Covid-19 Combat

A glance at Friendship’s pandemic response

Covid-19 was the defining event of 2020. As the novel coronavirus began spreading across the world, proactive societies went into lockdown. It was the surest way to arrest the spread of the mysterious new virus at a time when healthcare systems had yet to figure out how best to combat it.

For Friendship, being crippled by the shutdown was not an option. It was essential for us not only to continue our operations, especially in life-saving services like healthcare, but also address new medical, social and economic issues arising with the spread of Covid-19. Even as we were forced to limit work from our physical offices, team members continued working remotely. It was difficult, because much of our work is physical, and spread across remote areas. But we sought out innovative ways to operate without losing efficacy. Essential field teams continued their regular activities while maintaining social distancing and safety protocol.


Keeping the healthcare system running, opening new facilities

Friendship kept its floating and mainland hospitals open with new hygiene and social distancing mechanisms in place. Our three-tier healthcare system remained functioning through the pandemic, providing 2,547,864 services from March 8, they day Covid-19 was first detected in Bangladesh till the end of 2020. New services were opened, such as a new hospital for respiratory conditions and a sample collection booth for Covid-19 testing.

Figure: Healthcare facilities operating since before Covid-19

Figure: Healthcare facilities developed since the pandemic entered Bangladesh


Preventing starvation and loss of life due to unemployment during shutdowns

Emergency aid packages distributed to families who lost their income to shutdowns amounted to 2.8 million person-days of supplies.

Friendship field staff and community workers set up food banks that enabled solvent members of the communities to donate and share their surplus food with less fortunate neighbours. 4,611 families from 52 communities benefitted from these food banks.


Keeping children learning during school closures

Friendship’s teachers continued teaching lessons over the phone and through home visits after the physical schools were shut down. We contributed our video lessons to the government’s online school and for broadcast on national television to help students nationally to continue their education from home, at a time when 10.5 Bangladeshi students were locked out of school. We have made almost 1,000 videos available our platform on YouTube channel for wider availability. These lessons are aligned with the national curriculum.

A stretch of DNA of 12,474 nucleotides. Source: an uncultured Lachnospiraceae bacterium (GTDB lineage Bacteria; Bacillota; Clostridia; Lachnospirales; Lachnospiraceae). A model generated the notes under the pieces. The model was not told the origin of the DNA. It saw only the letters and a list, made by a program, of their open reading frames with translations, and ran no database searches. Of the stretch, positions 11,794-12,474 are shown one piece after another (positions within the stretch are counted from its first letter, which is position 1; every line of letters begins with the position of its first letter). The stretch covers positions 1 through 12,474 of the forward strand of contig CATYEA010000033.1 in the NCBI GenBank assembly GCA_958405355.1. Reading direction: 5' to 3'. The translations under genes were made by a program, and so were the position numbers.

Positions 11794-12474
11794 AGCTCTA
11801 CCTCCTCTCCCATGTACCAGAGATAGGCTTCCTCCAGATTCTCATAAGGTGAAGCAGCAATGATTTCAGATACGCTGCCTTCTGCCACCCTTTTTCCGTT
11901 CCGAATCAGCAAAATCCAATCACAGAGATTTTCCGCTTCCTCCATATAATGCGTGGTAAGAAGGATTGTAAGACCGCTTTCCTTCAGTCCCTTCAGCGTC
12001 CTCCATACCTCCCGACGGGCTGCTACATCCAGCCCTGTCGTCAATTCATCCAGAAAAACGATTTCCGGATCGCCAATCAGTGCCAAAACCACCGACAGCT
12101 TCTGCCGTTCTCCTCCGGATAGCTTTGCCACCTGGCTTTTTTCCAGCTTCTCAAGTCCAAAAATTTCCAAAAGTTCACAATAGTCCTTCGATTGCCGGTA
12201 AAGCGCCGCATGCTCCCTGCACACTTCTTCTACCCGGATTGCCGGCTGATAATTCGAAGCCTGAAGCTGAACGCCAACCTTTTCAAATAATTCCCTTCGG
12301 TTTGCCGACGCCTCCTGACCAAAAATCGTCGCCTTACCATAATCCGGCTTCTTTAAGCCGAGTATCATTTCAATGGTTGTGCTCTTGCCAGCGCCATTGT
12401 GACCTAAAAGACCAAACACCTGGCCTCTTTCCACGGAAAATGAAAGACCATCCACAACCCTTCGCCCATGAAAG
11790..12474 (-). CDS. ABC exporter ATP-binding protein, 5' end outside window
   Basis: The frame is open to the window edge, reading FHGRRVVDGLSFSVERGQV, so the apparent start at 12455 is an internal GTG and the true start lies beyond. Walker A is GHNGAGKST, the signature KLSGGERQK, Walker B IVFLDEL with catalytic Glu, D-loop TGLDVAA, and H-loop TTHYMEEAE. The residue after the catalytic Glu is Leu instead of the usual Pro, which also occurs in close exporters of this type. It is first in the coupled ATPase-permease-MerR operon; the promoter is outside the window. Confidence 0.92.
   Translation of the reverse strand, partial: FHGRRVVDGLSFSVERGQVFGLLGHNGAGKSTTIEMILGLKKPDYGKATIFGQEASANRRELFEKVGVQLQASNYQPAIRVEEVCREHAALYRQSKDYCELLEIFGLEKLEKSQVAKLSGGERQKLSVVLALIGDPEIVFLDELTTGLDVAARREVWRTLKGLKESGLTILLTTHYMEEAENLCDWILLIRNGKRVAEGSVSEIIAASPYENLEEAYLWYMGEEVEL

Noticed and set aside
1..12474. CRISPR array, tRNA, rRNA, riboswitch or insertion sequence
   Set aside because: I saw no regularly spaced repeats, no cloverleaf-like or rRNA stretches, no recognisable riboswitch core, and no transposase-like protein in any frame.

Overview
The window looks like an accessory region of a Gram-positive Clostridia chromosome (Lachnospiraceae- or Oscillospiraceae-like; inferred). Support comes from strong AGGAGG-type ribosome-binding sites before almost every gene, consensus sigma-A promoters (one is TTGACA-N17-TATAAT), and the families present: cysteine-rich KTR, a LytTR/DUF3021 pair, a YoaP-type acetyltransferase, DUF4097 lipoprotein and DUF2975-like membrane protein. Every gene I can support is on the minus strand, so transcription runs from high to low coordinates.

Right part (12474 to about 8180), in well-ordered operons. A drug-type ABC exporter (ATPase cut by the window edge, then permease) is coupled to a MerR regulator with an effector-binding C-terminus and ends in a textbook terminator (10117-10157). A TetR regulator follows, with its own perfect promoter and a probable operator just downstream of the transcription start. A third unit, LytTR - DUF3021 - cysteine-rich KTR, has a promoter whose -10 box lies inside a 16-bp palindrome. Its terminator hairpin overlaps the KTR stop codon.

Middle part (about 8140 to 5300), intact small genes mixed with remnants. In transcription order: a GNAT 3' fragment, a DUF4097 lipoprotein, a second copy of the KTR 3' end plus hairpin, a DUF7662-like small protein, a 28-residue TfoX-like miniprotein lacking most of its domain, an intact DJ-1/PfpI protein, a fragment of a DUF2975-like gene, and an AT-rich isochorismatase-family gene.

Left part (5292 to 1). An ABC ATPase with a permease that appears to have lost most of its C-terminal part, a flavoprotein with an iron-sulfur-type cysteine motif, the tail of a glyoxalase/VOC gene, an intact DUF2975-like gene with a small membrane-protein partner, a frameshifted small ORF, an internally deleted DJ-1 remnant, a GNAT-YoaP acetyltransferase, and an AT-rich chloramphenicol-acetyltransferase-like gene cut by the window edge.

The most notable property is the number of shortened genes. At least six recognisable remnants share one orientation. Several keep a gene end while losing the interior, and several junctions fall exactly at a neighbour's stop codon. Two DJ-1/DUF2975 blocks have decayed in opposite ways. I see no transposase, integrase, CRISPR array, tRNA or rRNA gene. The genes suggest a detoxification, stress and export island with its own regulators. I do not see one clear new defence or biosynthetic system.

Producing masks for community safety, while creating economic opportunity

Our vocational training and weaving centres reallocated resources from fashion products, which were seeing a drop in demand, to protective equipment such as masks for our working communities, team members, and export customers as well. 320 women were employed in this production, and many more tailors were employed as freelancers to stitch masks.

1.8 million masks were distributed to the community, including to jail inmates and staff, police, journalists, orphanages, and Friendship staff. We also exported masks to Europe.

Luxembourg Prime Minister Xavier Bettel spotted wearing a Friendship mask at a Commemoration of the Luxembourgish female victims of World War 2


Working with local governments on a coordinated response

Community-level actors including health workers, teachers, paralegals and solar power technicians played their part in disseminating critical awareness. Total awareness activities reached over five million people.

Friendship worked with local governments in 27 subdistricts of 20 districts of Bangladesh to implement responses to the pandemic.

215 people participated in “Covid-19 Warrior” trainings conducted at Friendship Hospital Shyamnagar, including government officials and police.

Friendship’s Covid-19 interventions continued though climate disasters including prolonged flooding and Cyclone Amphan

Friendship has worked with its grassroots beneficiaries in all sectors to ensure that the economic difficulties brought on by the virus are mitigated. This includes making arrangements for microentrepreneurs to defer their loans, and access markets, etc; for communities to access government services and aid; for farmers to maximise production; etc.

At the beginning of 2021, our operations are continuing as before, with appropriate safety measures in place. However, the number of infections continues to increase globally, and our response to the virus will continue as long as the crisis does.

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